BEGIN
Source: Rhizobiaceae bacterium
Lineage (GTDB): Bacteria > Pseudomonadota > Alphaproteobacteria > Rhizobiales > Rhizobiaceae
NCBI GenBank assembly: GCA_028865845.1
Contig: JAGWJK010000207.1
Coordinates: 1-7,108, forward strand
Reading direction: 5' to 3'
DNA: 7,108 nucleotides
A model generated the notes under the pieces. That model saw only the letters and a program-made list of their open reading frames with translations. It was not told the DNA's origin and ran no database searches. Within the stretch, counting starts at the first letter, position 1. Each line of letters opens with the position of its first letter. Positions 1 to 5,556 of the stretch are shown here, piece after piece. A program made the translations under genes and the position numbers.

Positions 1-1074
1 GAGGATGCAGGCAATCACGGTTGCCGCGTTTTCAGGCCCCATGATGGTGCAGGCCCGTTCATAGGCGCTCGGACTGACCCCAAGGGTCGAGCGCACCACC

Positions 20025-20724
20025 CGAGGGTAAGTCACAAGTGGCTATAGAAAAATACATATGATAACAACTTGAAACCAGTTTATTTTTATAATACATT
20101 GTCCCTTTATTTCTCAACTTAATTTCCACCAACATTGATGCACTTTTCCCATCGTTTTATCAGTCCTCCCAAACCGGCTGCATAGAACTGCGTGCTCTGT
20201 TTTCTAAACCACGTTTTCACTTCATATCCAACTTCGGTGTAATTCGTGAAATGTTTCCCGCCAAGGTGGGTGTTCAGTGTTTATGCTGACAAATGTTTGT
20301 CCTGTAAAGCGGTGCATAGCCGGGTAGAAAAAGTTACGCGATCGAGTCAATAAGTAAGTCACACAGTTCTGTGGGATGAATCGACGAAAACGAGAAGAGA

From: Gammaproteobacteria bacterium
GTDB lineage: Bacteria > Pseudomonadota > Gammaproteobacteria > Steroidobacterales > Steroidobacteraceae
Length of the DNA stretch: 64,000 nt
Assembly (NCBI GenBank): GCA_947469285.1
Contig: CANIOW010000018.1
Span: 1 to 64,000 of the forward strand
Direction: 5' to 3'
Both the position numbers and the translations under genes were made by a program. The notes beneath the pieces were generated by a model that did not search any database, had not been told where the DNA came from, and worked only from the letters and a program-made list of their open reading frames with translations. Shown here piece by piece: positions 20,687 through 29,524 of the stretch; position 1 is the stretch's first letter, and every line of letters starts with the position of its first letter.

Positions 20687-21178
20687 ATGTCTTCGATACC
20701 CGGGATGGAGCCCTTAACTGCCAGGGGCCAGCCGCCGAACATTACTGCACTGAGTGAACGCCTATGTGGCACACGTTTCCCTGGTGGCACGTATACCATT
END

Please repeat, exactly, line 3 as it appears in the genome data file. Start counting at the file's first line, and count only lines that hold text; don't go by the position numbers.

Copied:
NCBI GenBank assembly: GCA_028865845.1